The equivalent member method may only be used for straight sets of members with a uniform cross-section (that is, not for tapered joints). For members with a variable cross-section, use the preset General Method.
• ### How can I model and design general bolted connections with the surface and solid elements in RFEM?

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In RFEM, you can model and design connections with the individual dimensions. The video on the left shows an example of modeling and calculation of a rigid bolted connection by using member and surface elements as well as contact solids.

Furthermore, you can define bolt prestressing forces and perform plastic design (RF‑MAT NL add-on module required), for example.

• ### Can RF-STEEL AISC optimize cross-sections for Serviceabillity?

The RF-STEEL AISC module does not optimize cross-sections for the Serviceability Limit State design. Optimization is only calculated for the Ultimate Limit State design.

Users must manually adjust the cross-section in RFEM or within the add-on module and can export the cross-section back into RFEM. In either scenario, the model must be rerun in order to calculate the correct internal forces with adjusted member size.
• ### When creating a material, there are no nonlinear material models available for surfaces or solids. Why?

The nonlinear material models are only available in the 3D environment. Please make sure that the model type is set to "3D" (see Figure 02).
• ### How does the calculation of the moments of inertia differ when the cross-section consists of several unconnected or connected partial cross-sections?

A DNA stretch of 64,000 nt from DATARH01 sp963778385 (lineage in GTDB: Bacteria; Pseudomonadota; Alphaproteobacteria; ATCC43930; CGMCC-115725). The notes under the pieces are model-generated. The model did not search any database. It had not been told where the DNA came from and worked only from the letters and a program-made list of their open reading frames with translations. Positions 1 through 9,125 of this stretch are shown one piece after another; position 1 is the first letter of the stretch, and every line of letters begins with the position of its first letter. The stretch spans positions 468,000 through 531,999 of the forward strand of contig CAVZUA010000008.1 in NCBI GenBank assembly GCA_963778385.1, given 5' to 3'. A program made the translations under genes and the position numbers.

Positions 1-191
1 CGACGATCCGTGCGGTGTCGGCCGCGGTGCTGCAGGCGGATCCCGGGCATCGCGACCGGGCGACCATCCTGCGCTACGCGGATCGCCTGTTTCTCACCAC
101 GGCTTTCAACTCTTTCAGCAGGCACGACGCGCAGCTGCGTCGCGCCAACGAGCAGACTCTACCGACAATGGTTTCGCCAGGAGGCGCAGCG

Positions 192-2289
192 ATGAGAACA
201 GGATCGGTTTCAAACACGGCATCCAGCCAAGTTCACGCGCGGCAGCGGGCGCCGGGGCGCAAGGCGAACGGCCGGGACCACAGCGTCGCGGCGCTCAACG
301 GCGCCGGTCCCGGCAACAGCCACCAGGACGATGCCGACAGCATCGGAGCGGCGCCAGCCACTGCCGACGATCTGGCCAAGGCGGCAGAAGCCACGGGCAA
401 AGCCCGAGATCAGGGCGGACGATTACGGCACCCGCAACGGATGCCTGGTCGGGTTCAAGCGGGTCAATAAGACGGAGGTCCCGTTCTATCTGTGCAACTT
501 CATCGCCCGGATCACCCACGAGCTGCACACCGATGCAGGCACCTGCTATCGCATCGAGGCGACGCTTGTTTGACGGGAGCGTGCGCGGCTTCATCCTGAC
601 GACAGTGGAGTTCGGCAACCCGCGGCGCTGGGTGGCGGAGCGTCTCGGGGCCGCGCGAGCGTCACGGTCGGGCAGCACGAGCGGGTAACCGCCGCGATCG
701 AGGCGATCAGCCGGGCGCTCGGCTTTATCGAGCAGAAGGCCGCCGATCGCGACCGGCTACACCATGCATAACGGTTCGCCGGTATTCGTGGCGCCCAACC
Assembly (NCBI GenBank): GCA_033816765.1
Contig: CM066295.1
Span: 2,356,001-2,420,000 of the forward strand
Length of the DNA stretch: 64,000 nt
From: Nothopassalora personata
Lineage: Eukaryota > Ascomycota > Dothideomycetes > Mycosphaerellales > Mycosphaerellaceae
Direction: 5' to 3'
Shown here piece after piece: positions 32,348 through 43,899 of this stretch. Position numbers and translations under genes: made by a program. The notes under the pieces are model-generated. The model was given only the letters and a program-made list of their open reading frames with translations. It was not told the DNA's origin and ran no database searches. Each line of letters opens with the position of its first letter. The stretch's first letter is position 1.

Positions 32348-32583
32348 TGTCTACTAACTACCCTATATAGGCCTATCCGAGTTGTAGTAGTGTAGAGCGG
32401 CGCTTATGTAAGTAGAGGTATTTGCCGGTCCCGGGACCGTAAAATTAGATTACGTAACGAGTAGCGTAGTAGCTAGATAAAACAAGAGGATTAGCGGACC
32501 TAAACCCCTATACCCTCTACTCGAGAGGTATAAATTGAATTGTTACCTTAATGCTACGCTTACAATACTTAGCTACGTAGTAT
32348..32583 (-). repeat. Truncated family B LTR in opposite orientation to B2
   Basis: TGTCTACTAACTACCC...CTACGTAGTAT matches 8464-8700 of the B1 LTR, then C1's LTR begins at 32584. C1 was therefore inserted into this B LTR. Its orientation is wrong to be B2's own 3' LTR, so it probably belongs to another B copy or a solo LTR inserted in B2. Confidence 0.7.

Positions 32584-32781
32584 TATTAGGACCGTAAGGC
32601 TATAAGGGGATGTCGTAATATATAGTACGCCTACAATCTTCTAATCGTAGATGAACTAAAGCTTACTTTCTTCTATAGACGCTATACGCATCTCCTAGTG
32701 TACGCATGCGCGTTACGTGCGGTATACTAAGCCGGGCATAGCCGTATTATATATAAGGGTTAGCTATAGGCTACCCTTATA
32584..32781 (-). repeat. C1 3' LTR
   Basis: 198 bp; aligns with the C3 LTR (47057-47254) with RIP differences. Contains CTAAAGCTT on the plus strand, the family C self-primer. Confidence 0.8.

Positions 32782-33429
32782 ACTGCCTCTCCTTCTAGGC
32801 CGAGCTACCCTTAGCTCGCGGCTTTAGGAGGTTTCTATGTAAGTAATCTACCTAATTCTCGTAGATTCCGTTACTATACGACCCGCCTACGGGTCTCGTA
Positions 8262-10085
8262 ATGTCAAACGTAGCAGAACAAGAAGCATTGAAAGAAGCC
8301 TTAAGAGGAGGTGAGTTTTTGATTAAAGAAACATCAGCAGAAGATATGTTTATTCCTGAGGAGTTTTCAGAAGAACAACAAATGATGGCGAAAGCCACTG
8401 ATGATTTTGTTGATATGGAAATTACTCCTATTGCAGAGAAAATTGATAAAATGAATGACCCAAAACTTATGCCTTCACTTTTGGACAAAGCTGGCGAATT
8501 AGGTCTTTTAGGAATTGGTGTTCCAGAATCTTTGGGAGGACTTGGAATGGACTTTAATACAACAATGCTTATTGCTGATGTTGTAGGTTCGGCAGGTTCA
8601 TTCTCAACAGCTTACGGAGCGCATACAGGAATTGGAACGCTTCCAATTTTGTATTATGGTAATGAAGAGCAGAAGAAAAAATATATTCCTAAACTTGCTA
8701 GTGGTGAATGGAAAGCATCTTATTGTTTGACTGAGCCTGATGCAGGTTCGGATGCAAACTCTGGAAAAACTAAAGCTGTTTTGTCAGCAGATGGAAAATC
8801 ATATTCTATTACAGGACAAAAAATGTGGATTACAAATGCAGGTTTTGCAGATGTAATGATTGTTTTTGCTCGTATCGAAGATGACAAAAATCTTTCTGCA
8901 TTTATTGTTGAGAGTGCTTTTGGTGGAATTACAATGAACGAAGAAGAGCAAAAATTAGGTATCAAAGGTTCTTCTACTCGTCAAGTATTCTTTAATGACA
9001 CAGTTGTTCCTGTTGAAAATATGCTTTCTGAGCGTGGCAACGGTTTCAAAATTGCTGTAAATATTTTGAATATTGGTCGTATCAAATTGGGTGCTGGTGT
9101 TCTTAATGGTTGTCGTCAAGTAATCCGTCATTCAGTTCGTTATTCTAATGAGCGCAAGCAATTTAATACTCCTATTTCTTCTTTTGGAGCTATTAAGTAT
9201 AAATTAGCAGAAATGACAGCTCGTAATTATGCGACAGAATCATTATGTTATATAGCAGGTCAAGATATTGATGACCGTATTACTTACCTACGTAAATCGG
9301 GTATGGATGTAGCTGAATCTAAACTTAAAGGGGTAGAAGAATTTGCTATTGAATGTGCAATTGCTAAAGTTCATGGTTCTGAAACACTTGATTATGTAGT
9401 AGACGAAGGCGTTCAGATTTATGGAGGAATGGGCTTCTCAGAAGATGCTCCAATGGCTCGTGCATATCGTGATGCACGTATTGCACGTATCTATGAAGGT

If the cross-section consists of several unconnected partial sections, the sum of the moments of inertia is calculated without the parallel axis theorem components. The cross-section shown in Figure 01 consists of two angle sections that are not connected to each other.

The individual angle sections have the following moments of inertia:

Iy,1,2 = 180.39 cm4 (referred to the centroidal axes y, z)

Iz,1,2 = 65.05 cm4 (referred to the centroidal axes y, z)

The moments of inertia of the entire cross-section result in:

Iy,1+2 = 2 ⋅ Iy,1,2 = 2 ⋅ 180.39 = 360.78 cm4 (referred to the centroidal axes y, z)

Iz,1+2 = 2 ⋅ Iz,1,2 = 2 ⋅ 65.05 = 130.11 cm4 (referred to the centroidal axes y, z)

If the cross-section consists of several connected partial sections, the sum of the moments of inertia is calculated with the parallel axis theorem components. The cross-section shown in Figure 02 consists of two connected angle sections.

The individual angle sections have the following cross-section properties:

A1,2 = 16.25 cm²

yS,0,1,2 = ±2.30 cm (referred to the zero point)

zS,0,1,2 = 3.07 cm (referred to the zero point)

Iy,1,2 = 180.39 cm4 (referred to the centroid axes y, z)

Iz,1,2 = 65.05 cm4 (referred to the centroid axes y, z)

The cross-section properties of the entire cross-section result in:

yS,0,1+2 = 0.00 cm (referred to the zero point)

zS,0,1+2 = 3.07 cm (referred to the zero point)

Iy,1+2 = 2 ⋅ Iy,1,2 + 2 ⋅ A1,2 ⋅ (zS,0,1,2 - zS,0,1+2

Iy,1+2 = 2 ⋅ 180.39 + 2 ⋅ 16.25 ⋅ (3.07 - 3.07)² = 360.78 cm4 (referred to the centroidal axes y, z)

Iz,1+2 = 2 ⋅ Iz,1,2 + 2 ⋅ A1,2 ⋅ (yS,0,1,2 - yS,0,1+2

Iz,1+2 = 2 ⋅ 65.05 + 2 ⋅ 16.25 ⋅ (2.30 - 0.00)² = 301.46 cm4 (referred to the centroidal axes y, z)

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#### First Steps

We provide hints and tips to help you get started with the main programs RFEM and RSTAB.

#### Wind Simulation & Wind Load Generation

With the stand-alone program RWIND Simulation, wind flows around simple or complex structures can be simulated by means of a digital wind tunnel.

The generated wind loads acting on these objects can be imported to RFEM or RSTAB.